Dog show provides ‘paw-fect’ day at Routt County Fair
HAYDEN — This was Leona Thurston’s first year as a superintendent for the Dog Show at the Routt County Fair, but she is far from being a newcomer.
“It’s been awesome,” Thurston said of stepping into a new role as a group leader for the 4-H dog programs and being at the fair working as a superintendent. “It’s really cool because I competed against some of these kids last year, and now I really enjoy being able to give them advice, help them through and then see them succeed.”
Thurston grew up in 4-H showing pigs and her corgi, Paisley, at the fair. In 2020, she graduated from Steamboat Springs High School and her days as a competitor in 4-H programs came to an end.
She left the programs having a great respect for what 4-H has done for her, and after being inspired by her former program leader Cathy Shryock decided that she wanted to give back. Shryock, a longtime volunteer, had to step back this year. Thurston and fellow superintendent Lisa Guire stepped in to help out.
“It’s been awesome to be able to give back,” Thurston said. “I had an amazing dog leader, Kathy (Shryock) during my years in 4-H, so being able to kind of fill that role has really been an honor.”
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Guire said she was excited to team up with Thurston, and thrilled that the two have been able to work together to keep the dog programs moving forward.
“Leona had just graduated from the 4-H program, and I’ve been training dogs for a while,” Guire said. “ … We are doing our best to try and fill her shoes, although Kathy has some big shoes to fill.”
This year the dog programs went back to having in-person meetings in the wake of COVID-19. The programs started a little later this spring, but Guire said it was great to be back in person. She said 4-H programs teach children about a lot more than just how to handle animals.
“They learn how to handle adversity and work under pressure, and they learn how to commit themselves to something, and they learn about their projects,” Guire said. “So as for the 4-H programs in general, I can’t say enough good things about them.”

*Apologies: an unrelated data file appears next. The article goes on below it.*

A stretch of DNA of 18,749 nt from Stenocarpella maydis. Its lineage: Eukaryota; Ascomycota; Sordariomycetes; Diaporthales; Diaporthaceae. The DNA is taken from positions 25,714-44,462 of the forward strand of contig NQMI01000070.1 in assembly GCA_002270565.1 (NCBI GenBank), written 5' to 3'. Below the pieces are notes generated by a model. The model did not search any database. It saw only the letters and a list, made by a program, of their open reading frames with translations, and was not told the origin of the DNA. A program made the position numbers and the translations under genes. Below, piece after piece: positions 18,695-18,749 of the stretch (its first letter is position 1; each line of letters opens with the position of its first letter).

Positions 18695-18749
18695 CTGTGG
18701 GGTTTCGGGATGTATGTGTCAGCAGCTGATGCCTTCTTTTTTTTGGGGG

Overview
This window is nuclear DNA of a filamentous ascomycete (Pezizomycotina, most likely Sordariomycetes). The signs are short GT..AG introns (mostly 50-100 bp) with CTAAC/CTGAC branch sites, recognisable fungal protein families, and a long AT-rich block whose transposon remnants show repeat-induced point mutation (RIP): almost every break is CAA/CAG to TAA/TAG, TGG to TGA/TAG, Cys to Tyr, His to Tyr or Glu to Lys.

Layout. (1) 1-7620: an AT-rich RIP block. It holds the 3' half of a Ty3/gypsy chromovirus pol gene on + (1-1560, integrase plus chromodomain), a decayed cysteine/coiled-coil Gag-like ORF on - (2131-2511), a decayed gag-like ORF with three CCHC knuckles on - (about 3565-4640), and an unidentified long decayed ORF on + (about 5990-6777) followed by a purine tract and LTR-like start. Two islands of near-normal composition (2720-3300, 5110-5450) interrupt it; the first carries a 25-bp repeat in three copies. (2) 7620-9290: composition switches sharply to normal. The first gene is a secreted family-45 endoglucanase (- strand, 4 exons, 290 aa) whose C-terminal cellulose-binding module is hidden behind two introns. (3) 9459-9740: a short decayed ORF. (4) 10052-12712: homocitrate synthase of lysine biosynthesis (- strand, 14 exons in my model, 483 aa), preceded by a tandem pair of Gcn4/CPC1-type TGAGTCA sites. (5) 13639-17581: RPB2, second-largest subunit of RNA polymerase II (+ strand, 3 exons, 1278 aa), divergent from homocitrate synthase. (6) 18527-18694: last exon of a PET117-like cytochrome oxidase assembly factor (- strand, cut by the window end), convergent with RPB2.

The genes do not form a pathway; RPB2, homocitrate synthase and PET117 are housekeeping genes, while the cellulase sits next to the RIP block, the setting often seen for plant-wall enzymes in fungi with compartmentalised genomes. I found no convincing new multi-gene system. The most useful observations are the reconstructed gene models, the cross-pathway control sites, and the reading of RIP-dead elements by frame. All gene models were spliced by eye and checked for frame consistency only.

This year, Lucy Wattles earned the title of champion in the obedience portion of the event, and Alley Kvols was named reserve champion.
The showmanship portion was divided into classes.
Kvols was crowned champion in the senior class and Lukas Znamenacek earned reserve champion; Tierney McDowell was crowned champion in the intermediate class and Erick Yeiser earning reserve champion; and Wattles was crowned champion in the junior class and Carleigh Klingemann earning reserve champion. McDowell won the rally followed by Kvols in second and Kasey Singer in third.
“I really liked the judge,” Kvols said of her favorite part of this year’s dog show. “She’s just a lot of fun, and she makes the event a lot of fun.
The fair will continue Wednesday with the 4-H/FFA poultry show starting at 8 a.m., the open poultry immediately following the 4-H show. In the afternoon the spotlight will fall on the swine at 3 p.m. starting with the breeding swine and the swine showmanship. The market swine show will immediately follows the showmanship. The swine shows have some of the largest fields of competitors during the week.
To reach John F. Russell, call 970-871-4209, email jrussell@SteamboatPilot.com or follow him on Twitter @Framp1966.
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